Research Interests

As a prehistoric archaeologist specializing in Europe, my doctoral research centered on the prehistory of the Cycladic Islands of Greece and their alleged connections with other parts of Europe. Consideration of trading connections led me to focus on the trade in obsidian (volcanic glass used for the manufacture of chipped stone tools), which was investigated by means of trace-element analysis. The alleged relations of the Cycladic cultures with those of southeast and southwest Europe, which they were supposed to have influenced, led me to a general skepticism about the widely held view of the "diffusion" of culture from the early civilizations of Egypt and Mesopotamia via the Aegean to Europe, and this skepticism was confirmed by the new chronologies which came with the tree-ring calibration of radiocarbon dating. The largely independent origins of early Aegean civilization and of much of European prehistory could be asserted. Recently, skepticism concerning the widely accepted views on the origins of Indo-European languages has led me to an interest in the use of archaeology to elucidate the origins of language families, with molecular genetics now contributing to the emerging synthesis. Also, the theoretical and methodological problems underlying cognitive archaeology-the study of early modes of thought using the evidence of the archaeological record -- are a current preoccupation.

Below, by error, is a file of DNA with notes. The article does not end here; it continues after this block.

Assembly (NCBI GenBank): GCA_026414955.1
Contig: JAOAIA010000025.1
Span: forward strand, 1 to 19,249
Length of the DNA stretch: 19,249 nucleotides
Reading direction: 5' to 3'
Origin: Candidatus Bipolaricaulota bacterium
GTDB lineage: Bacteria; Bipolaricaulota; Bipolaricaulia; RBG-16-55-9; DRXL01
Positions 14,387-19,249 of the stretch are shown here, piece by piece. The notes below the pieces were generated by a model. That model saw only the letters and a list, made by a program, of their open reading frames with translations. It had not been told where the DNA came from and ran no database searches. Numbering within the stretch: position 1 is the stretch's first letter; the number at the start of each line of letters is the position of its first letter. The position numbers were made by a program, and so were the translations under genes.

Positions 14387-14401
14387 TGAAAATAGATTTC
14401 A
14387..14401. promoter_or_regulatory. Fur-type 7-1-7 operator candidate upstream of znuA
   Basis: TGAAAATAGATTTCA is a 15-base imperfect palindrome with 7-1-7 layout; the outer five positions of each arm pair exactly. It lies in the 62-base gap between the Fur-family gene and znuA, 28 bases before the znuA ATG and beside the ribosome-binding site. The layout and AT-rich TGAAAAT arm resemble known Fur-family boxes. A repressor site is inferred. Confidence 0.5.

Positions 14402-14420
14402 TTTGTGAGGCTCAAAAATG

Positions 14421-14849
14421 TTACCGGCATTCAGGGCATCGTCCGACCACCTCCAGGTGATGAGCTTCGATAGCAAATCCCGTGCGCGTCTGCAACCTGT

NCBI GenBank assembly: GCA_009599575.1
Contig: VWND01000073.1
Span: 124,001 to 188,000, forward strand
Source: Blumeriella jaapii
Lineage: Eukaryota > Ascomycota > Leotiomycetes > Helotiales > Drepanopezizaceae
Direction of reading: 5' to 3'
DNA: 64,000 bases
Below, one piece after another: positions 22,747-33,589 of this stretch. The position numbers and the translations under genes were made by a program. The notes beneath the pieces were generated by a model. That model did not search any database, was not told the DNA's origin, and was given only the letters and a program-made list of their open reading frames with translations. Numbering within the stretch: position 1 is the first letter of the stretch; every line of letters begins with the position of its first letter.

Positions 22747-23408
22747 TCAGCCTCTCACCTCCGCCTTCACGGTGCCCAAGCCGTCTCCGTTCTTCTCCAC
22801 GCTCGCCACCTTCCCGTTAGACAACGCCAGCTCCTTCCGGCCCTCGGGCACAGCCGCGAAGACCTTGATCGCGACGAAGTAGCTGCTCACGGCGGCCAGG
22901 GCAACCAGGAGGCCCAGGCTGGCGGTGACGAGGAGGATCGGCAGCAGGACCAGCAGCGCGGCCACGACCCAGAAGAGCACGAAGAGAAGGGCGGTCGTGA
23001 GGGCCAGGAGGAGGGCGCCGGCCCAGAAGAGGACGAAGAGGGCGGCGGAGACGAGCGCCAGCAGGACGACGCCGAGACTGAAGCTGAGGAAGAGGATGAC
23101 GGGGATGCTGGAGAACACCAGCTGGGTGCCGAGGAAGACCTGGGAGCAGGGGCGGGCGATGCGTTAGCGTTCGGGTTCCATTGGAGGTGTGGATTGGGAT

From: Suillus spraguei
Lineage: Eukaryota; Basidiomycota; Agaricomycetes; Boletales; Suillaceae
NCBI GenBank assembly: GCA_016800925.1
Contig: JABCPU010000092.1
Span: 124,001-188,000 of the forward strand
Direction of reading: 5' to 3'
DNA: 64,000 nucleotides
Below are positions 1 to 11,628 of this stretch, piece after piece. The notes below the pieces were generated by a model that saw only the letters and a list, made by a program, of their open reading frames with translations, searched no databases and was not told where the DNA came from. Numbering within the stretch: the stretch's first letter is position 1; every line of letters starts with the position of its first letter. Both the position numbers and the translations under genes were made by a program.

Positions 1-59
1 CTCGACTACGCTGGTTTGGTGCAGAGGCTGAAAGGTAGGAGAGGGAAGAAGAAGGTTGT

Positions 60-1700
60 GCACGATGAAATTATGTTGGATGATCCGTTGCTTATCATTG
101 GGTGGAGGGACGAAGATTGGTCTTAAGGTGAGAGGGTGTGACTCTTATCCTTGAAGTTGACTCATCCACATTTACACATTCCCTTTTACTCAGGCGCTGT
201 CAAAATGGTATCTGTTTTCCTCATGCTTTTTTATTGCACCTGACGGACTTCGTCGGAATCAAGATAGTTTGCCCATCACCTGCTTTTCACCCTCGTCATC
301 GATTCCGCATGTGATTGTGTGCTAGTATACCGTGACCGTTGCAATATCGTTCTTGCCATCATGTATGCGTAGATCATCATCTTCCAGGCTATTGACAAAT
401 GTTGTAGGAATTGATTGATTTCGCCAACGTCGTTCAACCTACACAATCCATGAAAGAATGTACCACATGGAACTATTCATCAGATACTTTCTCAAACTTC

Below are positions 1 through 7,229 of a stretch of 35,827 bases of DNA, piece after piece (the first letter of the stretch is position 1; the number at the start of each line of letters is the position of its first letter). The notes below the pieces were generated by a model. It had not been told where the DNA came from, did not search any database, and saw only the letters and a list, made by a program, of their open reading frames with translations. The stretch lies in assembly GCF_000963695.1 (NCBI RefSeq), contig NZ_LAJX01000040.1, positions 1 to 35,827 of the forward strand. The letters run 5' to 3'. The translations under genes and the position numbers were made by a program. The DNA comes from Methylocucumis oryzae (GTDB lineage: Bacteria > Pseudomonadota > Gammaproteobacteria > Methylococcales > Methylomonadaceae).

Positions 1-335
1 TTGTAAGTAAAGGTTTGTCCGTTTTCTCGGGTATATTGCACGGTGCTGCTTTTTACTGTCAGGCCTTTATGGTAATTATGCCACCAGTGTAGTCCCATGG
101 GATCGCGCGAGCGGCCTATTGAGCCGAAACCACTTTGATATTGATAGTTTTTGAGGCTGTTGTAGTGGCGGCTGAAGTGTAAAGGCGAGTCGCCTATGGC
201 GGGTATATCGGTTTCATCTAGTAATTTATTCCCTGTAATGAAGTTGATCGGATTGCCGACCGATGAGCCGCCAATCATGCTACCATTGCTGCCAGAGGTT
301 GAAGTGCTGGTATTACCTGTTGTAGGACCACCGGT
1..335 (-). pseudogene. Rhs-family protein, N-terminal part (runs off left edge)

Membership Type

International Member

Election Year


Primary Section

Section 51: Anthropology